Sharon A. Roger Hepburn. Crossing the Border: A Free Black Community in Canada. Urbana: University of Illinois Press, 2007. x + 252 pp. $40.00 (cloth), ISBN 978-0-252-03183-0.
Reviewed by William Joyce (Department of Teacher Education and Canadian Studies Center, Michigan State University)
Published on H-Canada (January, 2008)
A Beacon of Light for Early Black Settlements
Crossing the Border by Sharon A. Roger Hepburn, professor and chair of the department of history at Radford University, chronicles the history of Buxton, one of the most successful all-black settlements in nineteenth-century Canada. As she traces the evolution of educational institutions, businesses, and political structures in Buxton in the mid-1800s, Hepburn focuses on the degree to which black settlers achieved autonomy and control over their lives in a hostile white environment.
Hepburn explains why Buxton succeeded when other settlements failed. She contends, for example, that Wilberforce, the first black community built in Canada named for the British reformer and abolitionist William Wilberforce, failed because of the hostility of whites in the area, few religious and social activities for its inhabitants, and the isolation of its rural setting. To a great extent, other communities failed for these reasons. Fergus M. Bordewich, author of Bound for Caanan (2005), disagrees with this explanation, contending that Buxton proved to be the most successful black settlement because it was highly paternalistic. Its founder, Reverend William King, a Presbyterian minister, obtained support from the Presbyterian Synod and then recruited local businessmen to oversee the settlement's finances. Settlers were required to buy their land and could rent it out to others, with the proviso that if they resold it within ten years they had to sell it to a black settler. Each settler was required to clear at least six acres immediately and build a house at least eighteen by twenty-four feet in area, set back at least thirty-three feet from the road and bordered by a picket fence and flowers. "King left nothing to chance," writes Bordewich.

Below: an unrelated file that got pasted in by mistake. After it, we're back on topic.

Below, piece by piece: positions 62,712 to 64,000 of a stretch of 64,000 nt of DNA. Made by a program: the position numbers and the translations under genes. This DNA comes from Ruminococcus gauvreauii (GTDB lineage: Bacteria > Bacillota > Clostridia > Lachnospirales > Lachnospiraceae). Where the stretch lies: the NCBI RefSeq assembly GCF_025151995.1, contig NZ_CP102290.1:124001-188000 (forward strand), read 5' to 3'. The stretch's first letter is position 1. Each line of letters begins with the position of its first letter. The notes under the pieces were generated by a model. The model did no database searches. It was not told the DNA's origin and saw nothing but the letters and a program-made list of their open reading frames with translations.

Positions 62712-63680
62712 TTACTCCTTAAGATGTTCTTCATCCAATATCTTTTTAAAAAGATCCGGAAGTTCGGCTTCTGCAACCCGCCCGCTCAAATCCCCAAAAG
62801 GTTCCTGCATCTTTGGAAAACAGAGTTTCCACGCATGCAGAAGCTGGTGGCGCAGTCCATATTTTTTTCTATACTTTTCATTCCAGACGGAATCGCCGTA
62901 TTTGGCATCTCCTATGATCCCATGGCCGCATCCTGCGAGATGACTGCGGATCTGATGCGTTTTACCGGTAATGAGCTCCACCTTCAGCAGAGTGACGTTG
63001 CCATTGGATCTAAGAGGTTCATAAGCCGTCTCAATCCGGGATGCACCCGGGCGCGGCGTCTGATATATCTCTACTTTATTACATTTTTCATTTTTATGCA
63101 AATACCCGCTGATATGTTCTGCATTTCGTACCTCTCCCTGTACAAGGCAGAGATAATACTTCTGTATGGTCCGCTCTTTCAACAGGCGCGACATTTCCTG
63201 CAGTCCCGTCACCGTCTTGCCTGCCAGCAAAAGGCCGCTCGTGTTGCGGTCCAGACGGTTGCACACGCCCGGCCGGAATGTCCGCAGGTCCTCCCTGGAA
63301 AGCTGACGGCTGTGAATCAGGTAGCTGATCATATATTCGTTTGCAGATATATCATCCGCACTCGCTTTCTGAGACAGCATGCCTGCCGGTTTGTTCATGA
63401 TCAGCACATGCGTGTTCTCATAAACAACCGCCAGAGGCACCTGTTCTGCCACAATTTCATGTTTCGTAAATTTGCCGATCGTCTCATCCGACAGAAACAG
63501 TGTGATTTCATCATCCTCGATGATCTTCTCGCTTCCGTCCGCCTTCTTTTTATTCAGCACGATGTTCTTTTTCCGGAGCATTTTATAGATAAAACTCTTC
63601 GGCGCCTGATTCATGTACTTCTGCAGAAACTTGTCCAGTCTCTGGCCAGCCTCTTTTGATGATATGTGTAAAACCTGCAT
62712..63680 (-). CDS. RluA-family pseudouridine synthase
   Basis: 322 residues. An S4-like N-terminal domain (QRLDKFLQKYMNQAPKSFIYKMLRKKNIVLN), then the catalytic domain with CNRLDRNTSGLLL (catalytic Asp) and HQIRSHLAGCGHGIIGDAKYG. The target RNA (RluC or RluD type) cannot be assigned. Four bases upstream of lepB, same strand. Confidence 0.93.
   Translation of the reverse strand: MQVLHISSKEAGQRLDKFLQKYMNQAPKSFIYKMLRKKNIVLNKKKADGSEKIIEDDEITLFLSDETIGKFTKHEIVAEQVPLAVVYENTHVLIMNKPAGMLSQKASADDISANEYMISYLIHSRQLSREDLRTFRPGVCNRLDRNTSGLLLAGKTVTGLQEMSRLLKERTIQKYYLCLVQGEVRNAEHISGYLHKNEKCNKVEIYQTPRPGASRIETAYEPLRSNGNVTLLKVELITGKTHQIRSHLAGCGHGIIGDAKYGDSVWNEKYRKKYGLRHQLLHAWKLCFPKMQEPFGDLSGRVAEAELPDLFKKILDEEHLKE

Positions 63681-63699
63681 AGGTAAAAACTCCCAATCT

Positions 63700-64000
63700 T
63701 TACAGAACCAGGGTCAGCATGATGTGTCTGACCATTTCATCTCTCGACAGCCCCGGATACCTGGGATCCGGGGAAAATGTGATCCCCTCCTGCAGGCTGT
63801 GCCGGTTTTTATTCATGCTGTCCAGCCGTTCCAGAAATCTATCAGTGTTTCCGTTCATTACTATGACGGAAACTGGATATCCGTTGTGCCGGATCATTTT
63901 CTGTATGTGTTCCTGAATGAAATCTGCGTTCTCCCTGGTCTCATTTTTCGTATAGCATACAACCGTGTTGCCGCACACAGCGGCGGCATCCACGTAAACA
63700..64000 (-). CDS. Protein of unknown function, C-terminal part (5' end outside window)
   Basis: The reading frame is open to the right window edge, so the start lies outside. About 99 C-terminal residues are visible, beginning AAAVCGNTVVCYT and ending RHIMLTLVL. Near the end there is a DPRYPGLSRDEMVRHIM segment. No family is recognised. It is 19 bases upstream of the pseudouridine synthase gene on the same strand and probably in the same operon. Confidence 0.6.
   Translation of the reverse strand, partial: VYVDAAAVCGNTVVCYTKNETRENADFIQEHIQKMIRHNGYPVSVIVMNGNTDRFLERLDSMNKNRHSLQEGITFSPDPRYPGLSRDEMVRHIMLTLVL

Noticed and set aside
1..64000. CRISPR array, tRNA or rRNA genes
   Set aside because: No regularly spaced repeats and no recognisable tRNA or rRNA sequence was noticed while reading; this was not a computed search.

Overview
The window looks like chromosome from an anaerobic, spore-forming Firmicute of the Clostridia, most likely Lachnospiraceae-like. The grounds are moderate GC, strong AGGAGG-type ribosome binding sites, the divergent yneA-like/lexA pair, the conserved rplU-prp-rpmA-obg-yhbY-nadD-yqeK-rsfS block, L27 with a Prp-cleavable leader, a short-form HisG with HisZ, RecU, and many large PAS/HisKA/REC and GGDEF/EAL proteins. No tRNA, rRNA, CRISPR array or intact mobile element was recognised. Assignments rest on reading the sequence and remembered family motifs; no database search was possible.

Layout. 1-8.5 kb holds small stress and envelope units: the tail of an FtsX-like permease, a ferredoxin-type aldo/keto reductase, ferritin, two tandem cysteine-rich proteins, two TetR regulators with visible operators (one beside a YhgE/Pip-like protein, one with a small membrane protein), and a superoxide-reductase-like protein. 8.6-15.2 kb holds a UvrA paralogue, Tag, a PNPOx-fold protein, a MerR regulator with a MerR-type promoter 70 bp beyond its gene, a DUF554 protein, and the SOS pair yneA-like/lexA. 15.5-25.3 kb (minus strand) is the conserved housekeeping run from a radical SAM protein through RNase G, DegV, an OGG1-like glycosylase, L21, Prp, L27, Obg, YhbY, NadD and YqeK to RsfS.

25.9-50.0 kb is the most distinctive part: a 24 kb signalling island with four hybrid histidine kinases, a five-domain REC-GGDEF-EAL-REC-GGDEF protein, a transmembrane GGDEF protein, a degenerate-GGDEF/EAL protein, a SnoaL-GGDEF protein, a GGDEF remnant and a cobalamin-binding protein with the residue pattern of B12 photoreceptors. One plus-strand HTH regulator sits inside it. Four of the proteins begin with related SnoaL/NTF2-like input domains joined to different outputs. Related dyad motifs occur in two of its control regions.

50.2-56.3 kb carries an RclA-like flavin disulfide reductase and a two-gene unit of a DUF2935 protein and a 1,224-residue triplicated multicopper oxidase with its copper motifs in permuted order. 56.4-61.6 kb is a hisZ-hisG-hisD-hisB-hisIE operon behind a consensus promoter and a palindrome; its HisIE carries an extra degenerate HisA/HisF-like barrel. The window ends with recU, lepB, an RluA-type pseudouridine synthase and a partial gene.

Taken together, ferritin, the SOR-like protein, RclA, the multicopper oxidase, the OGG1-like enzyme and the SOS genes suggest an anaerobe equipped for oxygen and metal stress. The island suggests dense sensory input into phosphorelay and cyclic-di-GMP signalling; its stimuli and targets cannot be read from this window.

Shared responsibility was another unique characteristic of Buxton. Logging bees, chopping bees, and house raising bees were common events. The settlement warmly welcomed runaway slaves and protected them from bounty hunters. Solidarity and security, a strong sense of community, the opportunity to own land, a developing social structure, and the creation of new schools and churches gave members a measure of psychological freedom and economic independence from white control. Originally named the Elgin Settlement (after the governor general of Canada) by King, Buxton boasted many achievements in 1852, barely four years after its inception: a population of 300, 128 head of cattle, 15 horses, 30 sheep, and 250 hogs. By the late 1850s, with over 700 inhabitants, Buxton had a lumber mill, brickyard, blacksmith, hotel, general store, bank, and post office, as well as 3 schools and 4 churches. This community was integrated by whites in 1860.
The Buxton Mission School was the crown jewel of the settlement. Housed in a log cabin built in 1851 and staffed by teachers in training at Knox College in Toronto, one of the Presbyterian Church of Canada's major institutions of higher education, the school eventually achieved financial and academic stability and provided high quality education for students. Impressed by the reputation of this school, white and black parents in the area enrolled their children, producing a racially integrated place where Latin, geography, English grammar, and history were taught. According to Daniel G. Hill's The Freedom Seekers, a progress report issued two years after its founding documented the "students displaying a degree of acquirement which plainly demonstrated that the intellectual faculties of the colored race are by no means of an inferior order." Follow-up studies of graduates of the Buxton Mission School documented their successes in later life. Alumni became ministers, teachers, lawyers, and physicians in Canada and the United States. Hepburn provides convincing evidence that these achievements challenge the theory that blacks of this era were powerless, passive victims of white oppression.
This book testifies to the significant, seminal role that Buxton played in African American and African Canadian history. The enduring power of this legacy will become readily apparent to readers of the book who attend Buxton's Annual Labor Day celebration, which celebrates the contributions of its ancestors. It is indeed unfortunate that those who publish books on Canadian history refrain from saying much about this important chapter in the history of Canada; the reasons are best left to the reader's speculations. What we do know is that Hepburn's book joins the ranks of the very best accounts of how thirty thousand runaway slaves fled Southern U.S. plantations in search of new lives in Canada, and once there, built viable settlements despite overwhelming odds against them. We are immensely grateful for this well-researched and well-written account.
. Fergus M. Bordewich, Bound for Canaan (New York: Amistad Press, 2005), 39.
. Daniel G. Hill, The Freedom Seekers (Toronto: Stoddart, 1992), 87.
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William Joyce. Review of Hepburn, Sharon A. Roger, Crossing the Border: A Free Black Community in Canada.
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